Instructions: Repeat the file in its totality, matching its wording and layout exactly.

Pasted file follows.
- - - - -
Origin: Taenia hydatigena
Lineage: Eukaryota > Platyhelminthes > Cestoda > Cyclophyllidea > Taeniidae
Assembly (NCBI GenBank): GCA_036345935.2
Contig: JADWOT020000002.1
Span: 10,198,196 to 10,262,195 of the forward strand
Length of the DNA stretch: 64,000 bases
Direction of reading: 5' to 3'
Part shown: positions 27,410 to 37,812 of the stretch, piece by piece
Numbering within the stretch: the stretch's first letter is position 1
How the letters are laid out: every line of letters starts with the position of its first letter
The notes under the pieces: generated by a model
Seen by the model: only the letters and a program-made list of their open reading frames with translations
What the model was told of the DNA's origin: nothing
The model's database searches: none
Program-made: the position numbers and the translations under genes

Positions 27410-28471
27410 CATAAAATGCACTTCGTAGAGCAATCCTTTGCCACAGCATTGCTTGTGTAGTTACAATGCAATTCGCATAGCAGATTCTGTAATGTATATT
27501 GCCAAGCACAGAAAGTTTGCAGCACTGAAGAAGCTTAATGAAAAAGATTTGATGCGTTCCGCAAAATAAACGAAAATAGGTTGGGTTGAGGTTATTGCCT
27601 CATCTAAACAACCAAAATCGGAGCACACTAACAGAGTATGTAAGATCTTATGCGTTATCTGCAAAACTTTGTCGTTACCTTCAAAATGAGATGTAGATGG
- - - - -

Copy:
Origin: Taenia hydatigena
Lineage: Eukaryota > Platyhelminthes > Cestoda > Cyclophyllidea > Taeniidae
Assembly (NCBI GenBank): GCA_036345935.2
Contig: JADWOT020000002.1
Span: 10,198,196 to 10,262,195 of the forward strand
Length of the DNA stretch: 64,000 bases
Direction of reading: 5' to 3'
Part shown: positions 27,410 to 37,812 of the stretch, piece by piece
Numbering within the stretch: the stretch's first letter is position 1
How the letters are laid out: every line of letters starts with the position of its first letter
The notes under the pieces: generated by a model
Seen by the model: only the letters and a program-made list of their open reading frames with translations
What the model was told of the DNA's origin: nothing
The model's database searches: none
Program-made: the position numbers and the translations under genes

Positions 27410-28471
27410 CATAAAATGCACTTCGTAGAGCAATCCTTTGCCACAGCATTGCTTGTGTAGTTACAATGCAATTCGCATAGCAGATTCTGTAATGTATATT
27501 GCCAAGCACAGAAAGTTTGCAGCACTGAAGAAGCTTAATGAAAAAGATTTGATGCGTTCCGCAAAATAAACGAAAATAGGTTGGGTTGAGGTTATTGCCT
27601 CATCTAAACAACCAAAATCGGAGCACACTAACAGAGTATGTAAGATCTTATGCGTTATCTGCAAAACTTTGTCGTTACCTTCAAAATGAGATGTAGATGG